|Inline Model Height Discussion|
A critical pixel precise understanding of line height/font-size
I've passively noticed over time how the height of inline elements do not seem to add up correctly. I recently did a search online for a CSS inline model but could not find anything. For my questions I have a reference page below...
Here are some of my questions that I'm looking for clarification on...
How come font-size: 10px; has text rendered 8px in height? When font-size is set to 14px it renders the text 10px.
Besides the missing 2px in height of the font itself what is the additional 2px of padding coming from if the border, margin, and padding are all set to 0px?
Why does line-height act as a margin for spans but act as a padding for paragraphs? Which is the correct behavior?
It seems that paragraphs have had inline-block display yet other elements still are not supported? I know paragraphs are supposed to be inline but if they are how come their width expands like a block element?
Here are the examples I've been using with Firefox 1.5, Opera 8.01, 8.52, and 9PR2.
|<?xml version="1.0" encoding="UTF-8"?> |
<!DOCTYPE html PUBLIC "-//W3C//DTD XHTML 1.0 Strict//EN" "http://www.w3.org/TR/xhtml1/DTD/xhtml1-strict.dtd">
<html xmlns="http://www.w3.org/1999/xhtml" xml:lang="en">
<title>CSS Inline Model</title>
padding: 0px 0px 0px 20px;
padding: 0px 0px 0px 40px;
<p>P - THIS P'S FONT-SIZE IS SET TO 14PX BUT RENDERS AS 10PX.</p>
<p class="p2">P - SAME AS ABOVE BUT WITHOUT LINE-HEIGHT DECLARED.</p>
<span>SPAN - 14 PX NORMAL SPAN RENDERED 16PX HIGH WITH FONT-SIZE RENDERING 10 PX IN HEIGHT.</span>
<span class="s1">SPAN ONE</span><span class="s2">SPAN TWO</span>
<span class="s1">SPAN ONE</span>
<span class="s2">SPAN TWO</span>
<span class="s2">SPAN TWO</span>
Sounds as though a review of some basics is in order first:
|How come font-size: 10px; has text rendered 8px in height? When font-size is set to 14px it renders the text 10px. |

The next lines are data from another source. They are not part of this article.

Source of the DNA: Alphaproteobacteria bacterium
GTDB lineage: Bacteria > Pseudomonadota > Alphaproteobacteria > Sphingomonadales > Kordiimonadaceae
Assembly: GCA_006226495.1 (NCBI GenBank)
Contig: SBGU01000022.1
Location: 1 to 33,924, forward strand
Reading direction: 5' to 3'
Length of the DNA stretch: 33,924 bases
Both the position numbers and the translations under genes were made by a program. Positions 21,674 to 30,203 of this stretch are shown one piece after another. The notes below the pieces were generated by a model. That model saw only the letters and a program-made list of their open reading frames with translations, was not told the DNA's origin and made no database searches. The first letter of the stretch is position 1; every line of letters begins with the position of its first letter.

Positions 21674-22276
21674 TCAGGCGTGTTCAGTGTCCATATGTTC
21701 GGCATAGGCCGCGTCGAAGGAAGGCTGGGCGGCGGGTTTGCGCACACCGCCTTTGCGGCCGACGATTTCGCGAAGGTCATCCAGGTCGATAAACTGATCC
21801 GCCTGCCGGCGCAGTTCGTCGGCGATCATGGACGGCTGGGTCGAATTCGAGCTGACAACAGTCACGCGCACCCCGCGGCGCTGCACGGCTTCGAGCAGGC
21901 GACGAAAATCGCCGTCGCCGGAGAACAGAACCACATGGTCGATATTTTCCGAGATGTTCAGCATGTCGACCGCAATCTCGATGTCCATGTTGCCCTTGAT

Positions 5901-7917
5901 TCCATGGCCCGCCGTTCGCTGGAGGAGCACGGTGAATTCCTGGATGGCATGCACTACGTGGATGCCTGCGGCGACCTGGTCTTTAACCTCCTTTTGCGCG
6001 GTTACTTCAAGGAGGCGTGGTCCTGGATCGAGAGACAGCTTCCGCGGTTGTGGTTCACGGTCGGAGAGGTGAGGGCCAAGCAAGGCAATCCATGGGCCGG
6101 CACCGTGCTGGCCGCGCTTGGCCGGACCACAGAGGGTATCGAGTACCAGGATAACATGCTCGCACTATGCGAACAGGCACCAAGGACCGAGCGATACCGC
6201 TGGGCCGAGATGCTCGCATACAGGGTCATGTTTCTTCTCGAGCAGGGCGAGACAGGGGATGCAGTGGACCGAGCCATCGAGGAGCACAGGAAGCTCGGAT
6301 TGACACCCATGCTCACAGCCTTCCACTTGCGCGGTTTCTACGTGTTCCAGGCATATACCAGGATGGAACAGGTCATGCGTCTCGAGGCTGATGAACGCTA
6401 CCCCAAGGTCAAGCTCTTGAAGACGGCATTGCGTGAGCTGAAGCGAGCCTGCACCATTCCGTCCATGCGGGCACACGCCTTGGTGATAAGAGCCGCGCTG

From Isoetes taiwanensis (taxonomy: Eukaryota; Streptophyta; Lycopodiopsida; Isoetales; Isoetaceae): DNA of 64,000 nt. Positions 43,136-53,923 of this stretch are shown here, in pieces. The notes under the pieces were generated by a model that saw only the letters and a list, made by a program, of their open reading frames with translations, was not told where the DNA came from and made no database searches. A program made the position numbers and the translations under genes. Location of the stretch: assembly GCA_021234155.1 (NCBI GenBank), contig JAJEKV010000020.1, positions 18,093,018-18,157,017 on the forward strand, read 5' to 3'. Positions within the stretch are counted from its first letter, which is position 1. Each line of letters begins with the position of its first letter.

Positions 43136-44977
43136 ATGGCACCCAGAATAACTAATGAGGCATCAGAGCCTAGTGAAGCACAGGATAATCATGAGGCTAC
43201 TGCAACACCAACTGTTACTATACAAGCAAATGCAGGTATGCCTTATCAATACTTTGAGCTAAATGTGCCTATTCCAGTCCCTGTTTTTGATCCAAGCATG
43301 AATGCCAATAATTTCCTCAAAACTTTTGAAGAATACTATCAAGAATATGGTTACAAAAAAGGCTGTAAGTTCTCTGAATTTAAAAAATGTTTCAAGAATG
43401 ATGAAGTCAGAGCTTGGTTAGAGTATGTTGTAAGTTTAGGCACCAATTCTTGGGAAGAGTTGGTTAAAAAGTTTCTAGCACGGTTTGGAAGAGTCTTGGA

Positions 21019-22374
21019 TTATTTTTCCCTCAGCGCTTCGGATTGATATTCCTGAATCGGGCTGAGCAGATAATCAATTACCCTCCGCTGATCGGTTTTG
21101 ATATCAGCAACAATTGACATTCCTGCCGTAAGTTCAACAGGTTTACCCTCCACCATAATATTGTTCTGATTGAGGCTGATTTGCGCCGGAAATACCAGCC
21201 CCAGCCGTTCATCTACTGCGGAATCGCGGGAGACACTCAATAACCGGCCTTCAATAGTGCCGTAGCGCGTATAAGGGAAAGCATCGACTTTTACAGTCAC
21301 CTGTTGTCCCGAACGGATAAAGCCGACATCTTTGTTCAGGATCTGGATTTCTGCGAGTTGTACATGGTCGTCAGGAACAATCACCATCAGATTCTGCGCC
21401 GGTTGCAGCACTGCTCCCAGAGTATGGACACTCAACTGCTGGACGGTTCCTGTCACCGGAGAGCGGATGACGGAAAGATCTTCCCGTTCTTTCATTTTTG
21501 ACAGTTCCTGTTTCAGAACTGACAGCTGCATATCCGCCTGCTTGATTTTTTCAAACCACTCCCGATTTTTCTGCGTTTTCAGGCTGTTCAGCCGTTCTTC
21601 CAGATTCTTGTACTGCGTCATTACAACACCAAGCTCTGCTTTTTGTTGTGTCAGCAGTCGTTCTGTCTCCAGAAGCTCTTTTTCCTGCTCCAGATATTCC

Where are you measuring from? Type is measured from the tops of the ascenders to the bottoms of the descenders [wiu.edu]. Add some lower-case letters to your examples, and you'll see this in action.
|Besides the missing 2px in height of the font itself what is the additional 2px of padding coming from if the border, margin, and padding are all set to 0px? |
First, top and bottom margins do not apply to inline elements [w3.org]:
|w3c: These properties have no effect on non-replaced inline elements. |
Secondly, it sounds like what you're talking about is the line-height [w3.org], also known as leading [en.wikipedia.org]. Traditionally, line-height is the distance from the baseline [en.wikipedia.org] of one line of type to the next--this means that if (line-height == font-size), the ascenders in the second line will touch the descenders in the first. In cases where (line-height > font-size), there will be extra space.
All of this is further complicated in html by the need to render things in boxes (so, line-height becomes the measure of the box a line sits in rather than a measurement from a point on one line to a point on the next/previous one) and the vertical-align [w3.org] property.
|Why does line-height act as a margin for spans but act as a padding for paragraphs? Which is the correct behavior? |